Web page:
Robert Moses Vs. Jane Jacobs: we’ve had the book, now the opera, I want the movie!

We’ve had the book:

Wrestling with Moses: How Jane Jacobs Took On New York’s Master Builder and Transformed the American City by Anthony Flint

“The rivalry of Jane Jacobs and Robert Moses, a struggle for the soul of a city, is one of the most dramatic and consequential in modern American history. To a young Jane Jacobs, Greenwich Village, with its winding cobblestone streets and diverse makeup, was everything a city neighborhood should be. But consummate power broker Robert Moses, the father of many of New York’s most monumental development projects, thought neighborhoods like Greenwich Village were badly in need of “urban renewal.” Standing up against government plans for the city, Jacobs marshaled popular support and…”*Version*=1&*entries*=0

and now, the Robert Moses Vs. Jane Jacobs Opera Is Almost Here

It’s a love triangle—with both figures “vying for the love of the city.”

I want the movie!

They’ll rename it, obviously, to not offend the bible belt and Jewish people and the noble wrestling and allied martial arts community. Probably something like “The Heart of the City” so everybody will think its a romcom and avoid it. I want to see Sigourney Weaver as older Jane and Ed Harris (not Tom Hanks please) as Bob Moses. Or, Cate Blanchett and Saoirse* Ronan who were both brilliant in Hanna and are looky-likey. Knowing Hollywood it’ll be Seth Rogen and Cameron Diaz. To direct, please not Roland Emmerich, or Michael Bay (famed for bulldozing city blocks, could appeal to 13 year old boys), maybe Ridley? Or even Mr Harris himself.

But I digress. This one has to already be in development. I want to see this movie!

  • *pron. Sirsha

If you want to ‘support beneficial change’ or ‘help humans’, you need to watch and listen…

Penny Wilson, unsung playwork genius, flaneur, urbanist, author and soon to be celebrity cook,  

found and ‘facebook shared’ this wonderful film, essential watching for both management consultants’ (OD folk and the like), and anyone (like playworkers), who works with humans.

Wikipedia informed me that the film is by…

“William Hollingsworth “Holly” Whyte (October 1, 1917 — January 12, 1999) was an American urbanist, organizational analyst, journalist and people-watcher. After his book about corporate culture The Organization Man (1956) which sold over two million copies, Whyte turned his attention to the study of human behaviour in urban settings. He published several books on the topic, including The Social Life of Small Urban Spaces (1980).[1]

Children, right? Children’s rights and the paradoxical fear of the vulnerable

“The concept of childhood is changed by altering the concept of the street. We now have a deficit model of childhood which sees children as essentially vulnerable in the public realm.”

How the kids of Melbourne fought for their playgrounds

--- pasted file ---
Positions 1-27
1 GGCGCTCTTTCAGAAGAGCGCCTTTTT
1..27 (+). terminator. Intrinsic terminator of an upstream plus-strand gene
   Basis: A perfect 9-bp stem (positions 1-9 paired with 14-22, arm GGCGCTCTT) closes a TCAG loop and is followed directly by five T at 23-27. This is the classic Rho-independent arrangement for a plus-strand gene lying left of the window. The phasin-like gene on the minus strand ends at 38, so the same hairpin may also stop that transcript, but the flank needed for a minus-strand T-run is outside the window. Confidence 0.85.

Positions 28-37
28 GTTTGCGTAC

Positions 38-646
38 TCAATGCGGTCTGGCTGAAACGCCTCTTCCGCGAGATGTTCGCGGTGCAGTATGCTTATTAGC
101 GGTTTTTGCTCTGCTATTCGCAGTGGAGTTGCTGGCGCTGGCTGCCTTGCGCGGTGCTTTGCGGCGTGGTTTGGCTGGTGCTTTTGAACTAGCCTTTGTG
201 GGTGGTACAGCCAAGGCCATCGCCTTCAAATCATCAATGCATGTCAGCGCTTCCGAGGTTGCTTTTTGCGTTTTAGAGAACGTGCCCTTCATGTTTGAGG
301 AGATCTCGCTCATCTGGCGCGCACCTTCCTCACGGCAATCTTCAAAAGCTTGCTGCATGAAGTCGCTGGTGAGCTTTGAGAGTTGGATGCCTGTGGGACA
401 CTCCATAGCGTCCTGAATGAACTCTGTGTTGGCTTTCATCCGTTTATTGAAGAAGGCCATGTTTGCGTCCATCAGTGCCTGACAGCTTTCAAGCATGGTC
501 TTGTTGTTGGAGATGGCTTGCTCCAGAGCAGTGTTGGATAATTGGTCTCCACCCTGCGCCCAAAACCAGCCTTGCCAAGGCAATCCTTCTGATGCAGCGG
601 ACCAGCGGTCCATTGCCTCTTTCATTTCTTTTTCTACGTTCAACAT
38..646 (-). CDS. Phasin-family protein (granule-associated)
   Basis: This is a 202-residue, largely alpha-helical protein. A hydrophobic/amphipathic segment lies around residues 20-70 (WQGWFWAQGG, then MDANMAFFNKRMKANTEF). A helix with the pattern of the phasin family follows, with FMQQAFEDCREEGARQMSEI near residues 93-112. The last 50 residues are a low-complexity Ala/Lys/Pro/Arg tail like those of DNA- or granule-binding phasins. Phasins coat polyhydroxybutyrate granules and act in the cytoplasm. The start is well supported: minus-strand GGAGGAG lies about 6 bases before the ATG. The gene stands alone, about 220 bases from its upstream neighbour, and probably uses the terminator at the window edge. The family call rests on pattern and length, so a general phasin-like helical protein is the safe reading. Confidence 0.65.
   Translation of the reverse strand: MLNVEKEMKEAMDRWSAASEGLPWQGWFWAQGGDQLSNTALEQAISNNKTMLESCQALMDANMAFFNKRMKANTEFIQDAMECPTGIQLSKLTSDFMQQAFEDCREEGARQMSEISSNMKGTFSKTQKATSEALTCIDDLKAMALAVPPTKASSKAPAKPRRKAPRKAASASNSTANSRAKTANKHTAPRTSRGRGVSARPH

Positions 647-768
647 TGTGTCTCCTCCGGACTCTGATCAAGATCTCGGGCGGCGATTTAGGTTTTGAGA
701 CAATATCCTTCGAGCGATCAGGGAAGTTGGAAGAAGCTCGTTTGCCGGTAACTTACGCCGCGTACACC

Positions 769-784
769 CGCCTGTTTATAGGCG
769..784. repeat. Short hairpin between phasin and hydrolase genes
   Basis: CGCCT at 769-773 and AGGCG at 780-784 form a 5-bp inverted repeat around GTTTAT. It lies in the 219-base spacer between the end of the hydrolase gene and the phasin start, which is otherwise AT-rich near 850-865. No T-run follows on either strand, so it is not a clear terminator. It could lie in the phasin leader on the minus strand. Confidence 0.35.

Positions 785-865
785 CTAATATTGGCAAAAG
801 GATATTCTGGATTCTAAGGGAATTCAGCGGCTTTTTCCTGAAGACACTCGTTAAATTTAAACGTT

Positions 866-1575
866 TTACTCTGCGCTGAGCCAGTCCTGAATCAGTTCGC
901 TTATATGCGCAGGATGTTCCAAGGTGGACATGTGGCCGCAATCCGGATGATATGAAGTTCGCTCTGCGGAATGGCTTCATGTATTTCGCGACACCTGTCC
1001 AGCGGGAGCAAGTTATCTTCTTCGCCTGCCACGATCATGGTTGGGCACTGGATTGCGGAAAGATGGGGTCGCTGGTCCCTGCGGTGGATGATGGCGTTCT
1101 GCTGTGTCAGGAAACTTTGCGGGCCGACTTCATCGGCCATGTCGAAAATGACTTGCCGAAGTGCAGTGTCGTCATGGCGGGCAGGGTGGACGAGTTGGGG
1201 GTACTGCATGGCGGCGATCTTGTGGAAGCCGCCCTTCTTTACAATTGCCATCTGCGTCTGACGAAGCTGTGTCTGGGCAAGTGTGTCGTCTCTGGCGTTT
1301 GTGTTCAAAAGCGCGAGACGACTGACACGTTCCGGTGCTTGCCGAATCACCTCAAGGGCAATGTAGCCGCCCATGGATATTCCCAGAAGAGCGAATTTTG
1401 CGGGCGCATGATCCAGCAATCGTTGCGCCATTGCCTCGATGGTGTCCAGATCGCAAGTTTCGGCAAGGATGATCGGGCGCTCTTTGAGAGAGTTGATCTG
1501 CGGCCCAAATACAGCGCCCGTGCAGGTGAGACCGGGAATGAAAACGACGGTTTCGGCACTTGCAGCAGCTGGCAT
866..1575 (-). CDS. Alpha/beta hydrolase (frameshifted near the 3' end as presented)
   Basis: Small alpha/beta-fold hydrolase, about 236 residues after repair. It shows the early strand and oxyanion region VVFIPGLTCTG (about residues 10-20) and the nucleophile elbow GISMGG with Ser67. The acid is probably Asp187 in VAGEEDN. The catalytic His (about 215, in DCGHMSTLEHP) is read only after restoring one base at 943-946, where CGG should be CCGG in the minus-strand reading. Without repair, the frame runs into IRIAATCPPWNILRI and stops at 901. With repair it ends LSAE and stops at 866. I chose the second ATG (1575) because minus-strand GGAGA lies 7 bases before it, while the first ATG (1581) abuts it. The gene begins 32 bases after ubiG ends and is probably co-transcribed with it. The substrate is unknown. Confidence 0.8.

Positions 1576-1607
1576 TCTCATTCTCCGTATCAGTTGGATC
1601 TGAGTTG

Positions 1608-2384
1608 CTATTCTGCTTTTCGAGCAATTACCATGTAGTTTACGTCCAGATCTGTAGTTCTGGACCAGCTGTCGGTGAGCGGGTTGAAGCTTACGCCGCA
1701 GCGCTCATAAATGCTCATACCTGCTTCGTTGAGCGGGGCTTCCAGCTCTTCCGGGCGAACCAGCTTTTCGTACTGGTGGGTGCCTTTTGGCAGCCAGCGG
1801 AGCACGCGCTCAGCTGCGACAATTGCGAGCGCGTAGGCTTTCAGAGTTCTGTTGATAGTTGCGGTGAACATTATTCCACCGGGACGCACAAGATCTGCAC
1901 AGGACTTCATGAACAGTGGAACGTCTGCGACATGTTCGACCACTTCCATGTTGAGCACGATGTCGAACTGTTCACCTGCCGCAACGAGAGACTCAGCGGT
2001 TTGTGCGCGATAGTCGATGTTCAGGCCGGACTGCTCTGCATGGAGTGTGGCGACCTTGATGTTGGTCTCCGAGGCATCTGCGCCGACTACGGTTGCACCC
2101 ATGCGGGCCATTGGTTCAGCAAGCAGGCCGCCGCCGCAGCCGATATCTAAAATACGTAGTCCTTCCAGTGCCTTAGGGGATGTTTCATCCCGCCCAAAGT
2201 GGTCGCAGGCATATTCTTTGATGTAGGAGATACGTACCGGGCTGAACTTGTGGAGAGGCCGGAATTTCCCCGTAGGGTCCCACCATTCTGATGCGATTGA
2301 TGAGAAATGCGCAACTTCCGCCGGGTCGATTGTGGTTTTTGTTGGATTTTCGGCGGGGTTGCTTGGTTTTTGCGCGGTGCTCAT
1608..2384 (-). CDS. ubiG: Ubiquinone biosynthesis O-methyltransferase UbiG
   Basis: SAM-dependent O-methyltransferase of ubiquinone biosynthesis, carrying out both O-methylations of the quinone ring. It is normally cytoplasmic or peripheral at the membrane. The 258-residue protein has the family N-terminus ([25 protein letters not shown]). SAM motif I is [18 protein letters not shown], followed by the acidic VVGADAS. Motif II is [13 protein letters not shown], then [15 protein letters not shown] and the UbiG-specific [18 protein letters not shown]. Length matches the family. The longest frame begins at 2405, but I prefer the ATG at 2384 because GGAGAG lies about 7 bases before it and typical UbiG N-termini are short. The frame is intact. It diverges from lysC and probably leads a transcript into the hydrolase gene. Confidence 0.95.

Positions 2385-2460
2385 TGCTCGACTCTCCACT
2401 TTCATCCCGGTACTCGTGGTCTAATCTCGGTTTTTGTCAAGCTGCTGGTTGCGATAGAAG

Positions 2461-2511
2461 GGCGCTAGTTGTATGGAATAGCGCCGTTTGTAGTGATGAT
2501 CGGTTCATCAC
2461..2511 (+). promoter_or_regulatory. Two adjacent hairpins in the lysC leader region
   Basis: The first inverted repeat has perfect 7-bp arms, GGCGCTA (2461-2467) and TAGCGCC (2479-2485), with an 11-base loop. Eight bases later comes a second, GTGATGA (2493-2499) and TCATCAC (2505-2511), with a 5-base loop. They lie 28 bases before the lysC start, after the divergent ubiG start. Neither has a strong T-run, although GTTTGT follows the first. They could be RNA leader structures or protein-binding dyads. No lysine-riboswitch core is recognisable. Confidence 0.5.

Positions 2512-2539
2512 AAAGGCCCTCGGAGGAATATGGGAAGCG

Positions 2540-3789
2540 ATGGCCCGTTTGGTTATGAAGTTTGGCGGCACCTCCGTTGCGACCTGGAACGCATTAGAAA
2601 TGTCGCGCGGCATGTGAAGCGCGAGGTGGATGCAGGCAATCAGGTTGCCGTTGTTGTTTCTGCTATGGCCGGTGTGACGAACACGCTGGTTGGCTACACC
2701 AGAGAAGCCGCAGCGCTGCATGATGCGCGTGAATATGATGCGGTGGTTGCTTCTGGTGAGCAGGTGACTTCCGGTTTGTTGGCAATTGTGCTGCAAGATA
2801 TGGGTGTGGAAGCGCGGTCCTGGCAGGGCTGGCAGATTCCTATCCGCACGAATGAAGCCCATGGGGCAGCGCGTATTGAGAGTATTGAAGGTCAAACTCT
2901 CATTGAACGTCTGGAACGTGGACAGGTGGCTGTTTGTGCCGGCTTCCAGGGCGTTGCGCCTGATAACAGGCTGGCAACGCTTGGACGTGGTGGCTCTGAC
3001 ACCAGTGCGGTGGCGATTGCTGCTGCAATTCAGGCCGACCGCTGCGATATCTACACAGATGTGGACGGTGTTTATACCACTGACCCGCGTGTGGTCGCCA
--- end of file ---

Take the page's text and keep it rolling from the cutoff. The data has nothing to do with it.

via How the kids of Melbourne fought for their playgrounds – By Design – ABC Radio National (Australian Broadcasting Corporation).


No time to write the essay that I can feel brewing in response to this superb piece.

Quick points:

  • no mention of children’s rights, so these events are presented as quaint history rather than a call to action right now. Rights now!
  • Isn’t it odd that we oscillate between a fear of chaotic kids on the street, causing trouble, damaging our cars and gardens and houses and
  • “…a deficit model of childhood which sees children as essentially vulnerable in the public realm.”

In almost all the debates about children, politically looming menace or poor little mites, this point is missed: children have rights, enshrined in the UN Charter, Article 31. (Google it.) We keep laying responsibilities on them, but never rights.

Let’s have a discussion about the rights and responsibilities of all humans in our public realm. Not just the rights of car drivers to drive too fast down my street.

On meta-design and algorithmic design systems

It’s a bit of a shame he used the now enevilled VW logo as an example of algorithmic design.

Design permeates our world, and often makes it better…

Not just cars, or sofas, or iPhone and toasters, but ways for people to ‘work together better’ as I like to say.

The Chris Argyris memorial column #23: How to blame less and learn more

“Accountability. We hear a lot about it. It’s a buzzword. Politicians should be accountable for their actions; social workers for the children they are supervising; nurses for their patients. But there’s a catastrophic problem with our concept of accountability.Consider the case of Peter Connelly, better known as Baby P, a child who died at the hands of his mother, her boyfriend and her boyfriend’s brother in 2007. The perpetrators were sentenced to prison. But the media focused its outrage on a different group: mainly his social worker, Maria Ward, and Sharon Shoesmith, director of children’s services. The local council offices were surrounded by a crowd holding placards. In interviews, protesters and politicians demanded their sacking. “They must be held accountable,” it was said.